7. Improvisation or bicolage, everything is unsafe without rigid regulation and control. There can be no zero without absolute ‘cardinal’ rules and enforcement.

  8. Discovery. Discovery acknowledges the open-endedness of all play and in zero there can be no creativity or open future, choice and the freedom to chose is made a problem by Safety not a virtue.

  9. Trade-offs and by-products of all play. For Safety everything is binary either-or, there can be no paradox of experience and life-meaning in safety.

I0. Play. In safety all is serious, this is because safety is about life or death, even play must be made serious, the anathema of play. In this way Safety learns to speak nonsense language and discourse eg. Zero doesn’t mean zero.

If you want to learn more about the nature of play read: Ryall, Russell and MacLean The Philosophy of Play.

Dr Rob Long

Dr Rob Long

Expert in Social Psychology, Principal & Trainer at Human Dymensions
Dr Rob Long
PhD., MEd., MOH., BEd., BTh., Dip T., Dip Min., Cert IV TAA, MRMIA Rob is the founder of Human Dymensions and has extensive experience, qualifications and expertise across a range of sectors including government, education, corporate, industry and community sectors over 30 years. Rob has worked at all levels of the education and training sector including serving on various post graduate executive, post graduate supervision, post graduate course design and implementation programs.
  • Rob Long

    One of the early lessons we learn is ‘not to play for sheep stations’. We are told ‘don’t take things so seriously’ and to ‘lighten up’. When learn tacitly that the idea of being serious and play are opposites. ‘Don’t get upset, its only a game’. Seriousness is associated with control and certainty and play is the acceptance of uncertainty and a lack of control. There is no such thing as ‘serious play’.

  • The references to “play” triggered a thought – what about the referee? I realised that most (all?) sports have some sort of referee, and the referee has a huge amount of control over the sport. However, there are some other aspects at play – a too rigid referee can kill a good game. I think we have all seen it happen – no leniency means less creative play, less flow in the game and less fun (both for players and supporters). On the other hand, when we play “social” sports, it is often done without the referee, and even the arguments about a decision becomes part of the game, and part of the fun (within limits). When the group is committed to having fun, the need for a referee diminishes and the game almost becomes self-regulated. This does not mean the players loose their skills or stop using them, it only means the decision process is different, less controlling, and more involved. In my opinion, this often means it is also more fun, and definitely more creative. Maybe if we put the fun back in safety, we may be surprised by how the workers will “step up to the plate”. There is still a need for rules, otherwise it is not a common game any more, so their is still a need for people to apply their minds to “the game” and how it should be played. However, I think there is a lot of scope for then allowing the players to make their own decisions, develop their own culture of what is acceptable, and we may just be surprised at an outcome that is better than anything we can create by absolute (or maximum) control.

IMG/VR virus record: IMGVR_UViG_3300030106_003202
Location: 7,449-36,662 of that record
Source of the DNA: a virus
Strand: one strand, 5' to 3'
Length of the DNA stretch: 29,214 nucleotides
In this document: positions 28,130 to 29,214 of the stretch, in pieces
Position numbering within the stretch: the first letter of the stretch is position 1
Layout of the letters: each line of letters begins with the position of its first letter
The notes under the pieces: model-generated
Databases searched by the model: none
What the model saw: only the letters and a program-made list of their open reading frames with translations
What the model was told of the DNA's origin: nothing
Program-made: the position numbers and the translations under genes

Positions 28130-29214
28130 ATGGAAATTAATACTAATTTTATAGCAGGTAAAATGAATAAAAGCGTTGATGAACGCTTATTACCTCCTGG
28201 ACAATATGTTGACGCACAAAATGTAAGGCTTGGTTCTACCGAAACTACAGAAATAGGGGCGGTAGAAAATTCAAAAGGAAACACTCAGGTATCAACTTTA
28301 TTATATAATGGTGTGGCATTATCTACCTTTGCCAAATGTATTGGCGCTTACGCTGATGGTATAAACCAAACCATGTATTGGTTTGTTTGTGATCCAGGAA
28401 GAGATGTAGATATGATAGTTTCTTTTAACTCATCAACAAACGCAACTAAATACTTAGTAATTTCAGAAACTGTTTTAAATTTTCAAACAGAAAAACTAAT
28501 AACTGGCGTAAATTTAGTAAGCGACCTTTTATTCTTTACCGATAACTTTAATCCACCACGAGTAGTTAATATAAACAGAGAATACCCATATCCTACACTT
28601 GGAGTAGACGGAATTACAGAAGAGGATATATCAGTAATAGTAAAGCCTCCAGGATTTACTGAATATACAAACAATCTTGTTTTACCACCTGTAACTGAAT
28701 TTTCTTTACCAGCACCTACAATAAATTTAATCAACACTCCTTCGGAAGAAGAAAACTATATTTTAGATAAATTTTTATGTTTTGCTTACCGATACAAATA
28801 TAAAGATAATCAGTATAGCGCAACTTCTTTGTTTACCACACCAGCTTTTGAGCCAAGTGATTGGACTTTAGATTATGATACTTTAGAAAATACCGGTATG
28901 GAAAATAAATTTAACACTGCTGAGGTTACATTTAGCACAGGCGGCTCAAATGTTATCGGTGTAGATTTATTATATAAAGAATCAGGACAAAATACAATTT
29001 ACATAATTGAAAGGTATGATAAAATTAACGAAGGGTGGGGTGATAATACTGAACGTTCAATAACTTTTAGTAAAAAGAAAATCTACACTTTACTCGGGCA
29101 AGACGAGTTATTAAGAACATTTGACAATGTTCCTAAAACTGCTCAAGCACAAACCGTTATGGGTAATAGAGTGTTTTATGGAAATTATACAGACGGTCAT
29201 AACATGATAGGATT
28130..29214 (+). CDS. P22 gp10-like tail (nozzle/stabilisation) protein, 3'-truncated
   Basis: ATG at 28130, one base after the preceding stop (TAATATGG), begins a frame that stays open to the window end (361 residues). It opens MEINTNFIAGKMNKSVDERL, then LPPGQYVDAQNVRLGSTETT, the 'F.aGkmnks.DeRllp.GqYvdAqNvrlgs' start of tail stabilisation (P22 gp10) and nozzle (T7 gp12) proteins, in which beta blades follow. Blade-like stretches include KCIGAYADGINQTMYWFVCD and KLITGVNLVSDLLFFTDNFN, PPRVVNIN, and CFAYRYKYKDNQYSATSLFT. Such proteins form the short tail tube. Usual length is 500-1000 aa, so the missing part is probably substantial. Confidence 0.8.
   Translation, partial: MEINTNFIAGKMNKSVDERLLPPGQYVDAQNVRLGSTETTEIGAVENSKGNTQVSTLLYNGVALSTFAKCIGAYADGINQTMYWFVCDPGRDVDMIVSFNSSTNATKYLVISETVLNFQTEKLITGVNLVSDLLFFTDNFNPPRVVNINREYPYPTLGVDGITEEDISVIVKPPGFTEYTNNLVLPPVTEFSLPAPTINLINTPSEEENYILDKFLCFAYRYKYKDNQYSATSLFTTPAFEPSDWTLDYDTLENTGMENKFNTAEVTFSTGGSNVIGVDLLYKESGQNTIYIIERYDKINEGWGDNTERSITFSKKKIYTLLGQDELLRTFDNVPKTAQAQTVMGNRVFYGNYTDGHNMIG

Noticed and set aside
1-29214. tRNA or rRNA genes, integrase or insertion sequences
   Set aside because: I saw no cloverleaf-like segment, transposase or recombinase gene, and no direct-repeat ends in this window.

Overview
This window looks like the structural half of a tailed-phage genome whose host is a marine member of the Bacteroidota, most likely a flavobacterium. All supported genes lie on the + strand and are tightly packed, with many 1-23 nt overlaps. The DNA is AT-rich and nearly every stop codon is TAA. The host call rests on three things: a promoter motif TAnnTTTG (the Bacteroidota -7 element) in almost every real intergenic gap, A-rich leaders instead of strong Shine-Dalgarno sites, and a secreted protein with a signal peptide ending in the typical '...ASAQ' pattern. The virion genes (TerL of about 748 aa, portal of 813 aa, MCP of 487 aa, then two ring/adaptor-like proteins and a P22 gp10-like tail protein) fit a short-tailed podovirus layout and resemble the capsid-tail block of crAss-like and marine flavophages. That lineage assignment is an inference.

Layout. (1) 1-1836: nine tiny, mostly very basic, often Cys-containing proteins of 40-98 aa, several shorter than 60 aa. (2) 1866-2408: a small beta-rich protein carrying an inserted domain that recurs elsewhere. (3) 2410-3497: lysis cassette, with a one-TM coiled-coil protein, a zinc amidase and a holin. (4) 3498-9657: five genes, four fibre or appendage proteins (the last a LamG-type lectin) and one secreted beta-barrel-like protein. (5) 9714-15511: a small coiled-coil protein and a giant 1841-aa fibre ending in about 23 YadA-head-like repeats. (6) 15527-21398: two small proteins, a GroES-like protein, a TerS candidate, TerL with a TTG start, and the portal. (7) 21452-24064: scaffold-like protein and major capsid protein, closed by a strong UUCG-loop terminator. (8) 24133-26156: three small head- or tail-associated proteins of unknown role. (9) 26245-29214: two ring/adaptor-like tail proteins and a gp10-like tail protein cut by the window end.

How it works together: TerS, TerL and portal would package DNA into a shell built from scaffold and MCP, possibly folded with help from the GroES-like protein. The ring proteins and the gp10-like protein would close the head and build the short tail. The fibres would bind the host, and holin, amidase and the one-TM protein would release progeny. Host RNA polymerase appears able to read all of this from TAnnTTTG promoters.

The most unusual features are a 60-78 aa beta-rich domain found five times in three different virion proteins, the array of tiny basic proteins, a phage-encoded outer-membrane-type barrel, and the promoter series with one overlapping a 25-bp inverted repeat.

• Takes me back to this one from a year ago: https://safetyrisk.net/give-safety-a-sporting-chance/ – I would rather put fun into safety than safety into fun!!!! How good would it be if safety were like sport and we had representative bodies that actually represented and other authorities who would test and monitor for cheating (fiddling accident stats)

      • Yes, and it would mean we still need the “safety” expert, but in a different role. They would now be advisors who propose ideas to be considered, share history and research wider than their own home company to see what can be learnt from others. The representative bodies would be the people at the “coal face”, who are not interested in getting hurt anyway, so there is an incentive for meaningful discussion already. (While I do not support the “You choose to be safe” mantra, I also believe (most) people do not want to be hurt, so they already will be interested in suggestions or shared lessons for purely “selfish” reasons.)